Bill to ban Indian Firms from hiring H-1B, L-1 Visa workers introduced in Congress

Bill to ban Indian Firms from hiring H-1B, L-1 Visa workers introduced in Congress

A ‘H-1B and L-1 Visa Reform Act of 2016’ introduced by Democratic Congressman Bill Pascrell from New Jersey and Republican Dana Rohrabacher from California, if passed by the US Congress, is expected to prevent companies from hiring H-1B employees if they employ more than 50 people and more than 50 per cent of their employees are H-1B and L-1 visa holders.

The bill by the bipartisan group of two U.S. lawmakers introduced in the House of Representatives a legislation, will primarily affect the majority of big Indian and U.S. IT companies, as they heavily depend on H-1B and L-1 visas in the U.S.

Generally, a citizen of a foreign country who wishes to enter the United States must first obtain a visa, either a nonimmigrant visa for temporary stay, or an immigrant visa for permanent residence. Temporary worker visas are for persons who want to enter the United States for employment lasting a fixed period of time, and are not considered permanent or indefinite. Each of these visas requires the prospective employer to first file a petition with U.S. Citizenship and Immigration Services (USCIS). To work in a specialty occupation.

H1-B visa requires a higher education degree or its equivalent. Includes fashion models of distinguished merit and ability and government-to-government research and development, or co-production projects administered by the Department of Defense.

L category visa allows the visa holder to work at a branch, parent, affiliate, or subsidiary of the current employer in a managerial or executive capacity, or in a position requiring specialized knowledge.  Individuals must have been employed by the same employer abroad continuously for 1 year within the three preceding years.

U.S. businesses use the H-1B visa program to employ foreign workers in specialty occupations that require the theoretical or practical application of a body of highly specialized knowledge, including but not limited to scientists, engineers, or computer programmers.  He US Congress set the current annual cap for the H-1B category at 65,000 for the year 2016.

Before the bill is signed into a law by President Barack Obama, it needs to be passed by the Senate, wherein it has not been tabled so far. Notably, the two sponsors of the bill come from the two American states that have the maximum concentration of Indian Americans.

“America is producing many skilled, high-tech professionals with advanced degrees and no jobs. By ‘in-sourcing’ and exploiting foreign workers, some businesses are abusing the visa programs and undercutting our workforce to reap the rewards,” Pascrell said. “Without the critical reforms our bill proposes, American workers will continue to be unfairly displaced and visa workers will continue to be mistreated — both of which are unacceptable.”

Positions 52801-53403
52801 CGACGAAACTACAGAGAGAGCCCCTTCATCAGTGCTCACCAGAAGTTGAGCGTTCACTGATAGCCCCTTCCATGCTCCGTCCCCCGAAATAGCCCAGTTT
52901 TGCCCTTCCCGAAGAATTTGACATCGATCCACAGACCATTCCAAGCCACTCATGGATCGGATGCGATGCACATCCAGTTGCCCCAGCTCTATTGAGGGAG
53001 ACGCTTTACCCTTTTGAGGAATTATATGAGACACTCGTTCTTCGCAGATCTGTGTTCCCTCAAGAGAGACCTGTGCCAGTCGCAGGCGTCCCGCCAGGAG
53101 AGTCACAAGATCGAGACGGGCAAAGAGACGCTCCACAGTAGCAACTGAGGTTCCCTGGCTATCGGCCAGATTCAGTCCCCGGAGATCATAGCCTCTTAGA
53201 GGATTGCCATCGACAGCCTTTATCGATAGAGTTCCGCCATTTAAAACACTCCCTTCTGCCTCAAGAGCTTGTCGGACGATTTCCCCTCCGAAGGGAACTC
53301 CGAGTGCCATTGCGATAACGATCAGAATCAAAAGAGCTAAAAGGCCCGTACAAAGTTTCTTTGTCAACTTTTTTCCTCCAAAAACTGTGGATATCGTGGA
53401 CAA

Noting the foreign outsourcing companies are the top users of the H-1B and L-1 visa programs, a media statement issued by the congressman’s office said over the years a number of concerns have been raised about how certain companies have been using these visa programs, including a 2011 report from the Government Accountability Office calling for reform.

Pascrell and Rohrabacher had introduced a similar version of this bill in 2010, which could not gain enough support in Congress. The lawmakers said the H-1B and L-1 Visa Reform Act of 2016 would close loopholes in the H-1B and L-1 visa programs, reduce fraud and abuse, provide protections for American workers and visa holders, require more transparency in the recruitment of foreign workers and increase penalties on those who violate the law.

That would require employers to make a good faith effort to recruit and hire American workers before bringing in visa workers, and prohibit employers from replacing American workers or giving preference to visa holders when they are filling open positions, they said.

It would provide more authority to the departments of Homeland Security and Labor to investigate fraud and abuse in the H-1B and L-1 programs.

Modifying existing H-1B wage requirements and established wage requirements for L-1 workers, the bill would provide visa holders with a list of rights before they enter the U.S. so that they are better protected against mistreatment or underpayment of wages.

The American Federation of Labor and Congress of Industrial Organizations and the Institute of Electrical and Electronics Engineers have endorsed the bill.

“We applaud (the) long-term commitment to addressing the glaring gaps in protections in our current skilled visa programs,” AFL-CIO government affairs department director William Samuel wrote in support of the bill. “These loopholes have resulted in the mistreatment of H-1B workers and U.S. workers alike, and have led to the egregious displacement scandals that continue to make headlines and discredit these programs.”

Added IEEE president Peter Eckstein, “It is more than clear that the H-1B and L-1 visa programs are being used by major companies across our economy to hire cheap, disposable workers in place of their American employees. Reports of Americans being fired and replaced by non-Americans, who will never be invited to become Americans, can no longer be dismissed as mere ‘anecdotes.’ Rather, outsourcing companies dominate the H-1B and L-1 programs, annually costing America tens of thousands of good, middle-class jobs,” he added.

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